How effective (productive) are Supplements?

Taking supplements may seem to be effective – expecially in the beginning – but that doesn’t mean that they are being productive.  Granted you will have certain effects from a particular supplement, however that doesn’t mean that they are good for your overall health, especially long-term.

Supplements are islotated forms of processed vitamins or minerals that need other nutrients to digest properly.  Whenever we isolate and/process any nutrient we need to be aware that we are creating imbalances that are not present in nature.  Not only are you, in essence, throwing your money down the (digestive) drain, but you are probably causing more harm than good by creating hormone, as well as, digestive and other imbalances.

“Too much of a good thing is not a good thing.”

It is difficult to determine what supplements we need, let alone what dosage level would be necessary.   While there are some medical doctors who are continuing to advance their learning in the nutrition field, most medical doctors cannot tell you what nutritional imbalances you may have or what food(s) you need to correct those imbalances.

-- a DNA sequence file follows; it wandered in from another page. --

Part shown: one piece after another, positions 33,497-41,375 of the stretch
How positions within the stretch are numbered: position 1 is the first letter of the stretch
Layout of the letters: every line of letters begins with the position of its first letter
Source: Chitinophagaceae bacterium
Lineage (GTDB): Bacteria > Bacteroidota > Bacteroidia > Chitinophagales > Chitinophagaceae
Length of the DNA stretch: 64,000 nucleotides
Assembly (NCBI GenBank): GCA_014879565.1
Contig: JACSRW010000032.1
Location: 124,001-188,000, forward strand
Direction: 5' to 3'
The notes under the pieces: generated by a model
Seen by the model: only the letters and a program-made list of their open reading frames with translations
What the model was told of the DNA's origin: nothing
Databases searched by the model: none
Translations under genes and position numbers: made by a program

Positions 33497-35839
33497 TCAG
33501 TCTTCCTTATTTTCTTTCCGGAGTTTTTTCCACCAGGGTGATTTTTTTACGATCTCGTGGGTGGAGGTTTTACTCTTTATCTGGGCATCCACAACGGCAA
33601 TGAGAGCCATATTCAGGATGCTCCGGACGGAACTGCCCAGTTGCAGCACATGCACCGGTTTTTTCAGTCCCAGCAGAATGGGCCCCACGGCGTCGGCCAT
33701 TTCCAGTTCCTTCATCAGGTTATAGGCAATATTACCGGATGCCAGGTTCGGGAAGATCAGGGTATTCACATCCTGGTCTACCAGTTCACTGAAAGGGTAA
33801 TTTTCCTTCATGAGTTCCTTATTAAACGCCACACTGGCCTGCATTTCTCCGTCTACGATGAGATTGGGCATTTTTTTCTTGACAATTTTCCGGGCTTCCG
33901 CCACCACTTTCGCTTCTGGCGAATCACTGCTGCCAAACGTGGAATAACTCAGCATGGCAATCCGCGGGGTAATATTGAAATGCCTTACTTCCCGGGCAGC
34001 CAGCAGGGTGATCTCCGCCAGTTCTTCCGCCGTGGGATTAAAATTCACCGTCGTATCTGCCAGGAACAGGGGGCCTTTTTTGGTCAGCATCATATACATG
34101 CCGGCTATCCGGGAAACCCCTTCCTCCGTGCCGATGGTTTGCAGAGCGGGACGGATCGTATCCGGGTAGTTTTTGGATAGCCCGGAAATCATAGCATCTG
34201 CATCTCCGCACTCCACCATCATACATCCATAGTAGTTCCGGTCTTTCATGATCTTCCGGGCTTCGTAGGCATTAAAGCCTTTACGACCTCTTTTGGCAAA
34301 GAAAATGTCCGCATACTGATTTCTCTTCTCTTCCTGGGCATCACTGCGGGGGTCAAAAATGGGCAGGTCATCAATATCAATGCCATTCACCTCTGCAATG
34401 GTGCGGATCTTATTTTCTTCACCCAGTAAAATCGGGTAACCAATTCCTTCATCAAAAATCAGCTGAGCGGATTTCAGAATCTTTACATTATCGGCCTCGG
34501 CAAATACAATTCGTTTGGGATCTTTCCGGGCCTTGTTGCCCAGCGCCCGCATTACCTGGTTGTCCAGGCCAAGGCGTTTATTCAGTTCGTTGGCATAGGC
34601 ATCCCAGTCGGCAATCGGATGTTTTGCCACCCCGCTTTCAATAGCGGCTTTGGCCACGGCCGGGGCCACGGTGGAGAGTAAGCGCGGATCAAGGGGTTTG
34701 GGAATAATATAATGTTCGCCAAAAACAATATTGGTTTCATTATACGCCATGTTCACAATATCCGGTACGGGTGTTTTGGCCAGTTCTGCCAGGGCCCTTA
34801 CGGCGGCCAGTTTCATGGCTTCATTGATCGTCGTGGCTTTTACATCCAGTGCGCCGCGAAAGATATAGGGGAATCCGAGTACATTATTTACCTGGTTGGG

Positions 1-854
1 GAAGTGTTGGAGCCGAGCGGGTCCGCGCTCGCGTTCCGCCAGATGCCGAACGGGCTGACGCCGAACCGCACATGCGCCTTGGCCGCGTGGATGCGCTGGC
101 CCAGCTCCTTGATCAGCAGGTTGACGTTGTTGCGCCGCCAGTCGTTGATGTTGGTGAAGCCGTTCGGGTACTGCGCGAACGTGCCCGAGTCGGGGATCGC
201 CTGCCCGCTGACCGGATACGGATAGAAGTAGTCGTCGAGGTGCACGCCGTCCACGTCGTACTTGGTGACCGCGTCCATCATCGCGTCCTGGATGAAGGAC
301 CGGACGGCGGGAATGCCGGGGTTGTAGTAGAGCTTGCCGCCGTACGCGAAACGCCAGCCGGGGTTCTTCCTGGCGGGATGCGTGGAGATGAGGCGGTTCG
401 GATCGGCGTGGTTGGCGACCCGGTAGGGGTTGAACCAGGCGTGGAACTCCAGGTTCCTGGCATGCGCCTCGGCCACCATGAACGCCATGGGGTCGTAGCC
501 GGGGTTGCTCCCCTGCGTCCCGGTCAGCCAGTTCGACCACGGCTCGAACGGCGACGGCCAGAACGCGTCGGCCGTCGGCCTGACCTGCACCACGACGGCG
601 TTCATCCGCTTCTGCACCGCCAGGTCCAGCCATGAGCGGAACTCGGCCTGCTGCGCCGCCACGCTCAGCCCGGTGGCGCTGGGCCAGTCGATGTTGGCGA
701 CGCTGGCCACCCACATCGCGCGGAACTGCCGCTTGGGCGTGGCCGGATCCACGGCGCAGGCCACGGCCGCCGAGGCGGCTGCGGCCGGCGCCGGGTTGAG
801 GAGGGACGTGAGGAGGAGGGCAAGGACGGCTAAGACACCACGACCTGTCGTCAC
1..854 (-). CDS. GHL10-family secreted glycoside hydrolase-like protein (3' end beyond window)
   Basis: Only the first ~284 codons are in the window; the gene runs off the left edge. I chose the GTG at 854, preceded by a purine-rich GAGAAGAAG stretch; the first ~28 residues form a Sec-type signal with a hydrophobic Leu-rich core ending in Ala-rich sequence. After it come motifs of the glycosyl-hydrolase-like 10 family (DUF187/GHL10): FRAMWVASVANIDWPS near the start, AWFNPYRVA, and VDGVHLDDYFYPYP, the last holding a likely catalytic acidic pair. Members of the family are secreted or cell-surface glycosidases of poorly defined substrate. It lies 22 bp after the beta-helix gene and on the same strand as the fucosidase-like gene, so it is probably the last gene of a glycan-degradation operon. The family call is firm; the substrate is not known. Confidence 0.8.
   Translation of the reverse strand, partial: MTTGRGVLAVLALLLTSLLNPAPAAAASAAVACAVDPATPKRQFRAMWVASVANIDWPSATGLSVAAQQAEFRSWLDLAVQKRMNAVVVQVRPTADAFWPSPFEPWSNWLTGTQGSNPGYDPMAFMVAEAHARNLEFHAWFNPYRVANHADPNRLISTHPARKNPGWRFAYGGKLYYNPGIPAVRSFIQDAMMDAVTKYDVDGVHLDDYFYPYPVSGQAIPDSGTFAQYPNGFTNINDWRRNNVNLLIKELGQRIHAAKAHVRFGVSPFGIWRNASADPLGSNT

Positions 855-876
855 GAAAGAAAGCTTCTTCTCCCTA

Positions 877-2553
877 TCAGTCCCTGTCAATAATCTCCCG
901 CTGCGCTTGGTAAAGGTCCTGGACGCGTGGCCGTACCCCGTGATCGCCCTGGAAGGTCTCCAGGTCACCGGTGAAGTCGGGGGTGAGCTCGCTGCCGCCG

There are those who are trained to perform mineral analysis and other tests to determine other forms of depletions we may have.  While these may be helpful, the treatment should not be to chuck down myriads of supplements to try to compensate for these depletions.  It is best to eat a variety of wholesome foods that contain wholesome vitamins & minerals in their natural balanced form.

I’m sorry, people….nothing…I mean, nothing replaces good nutritional food to build immunity, provide energy and eliminate symptoms while it heals your body.  Supplements by pure definition are not food – even those that are made from so-called natural ingredients.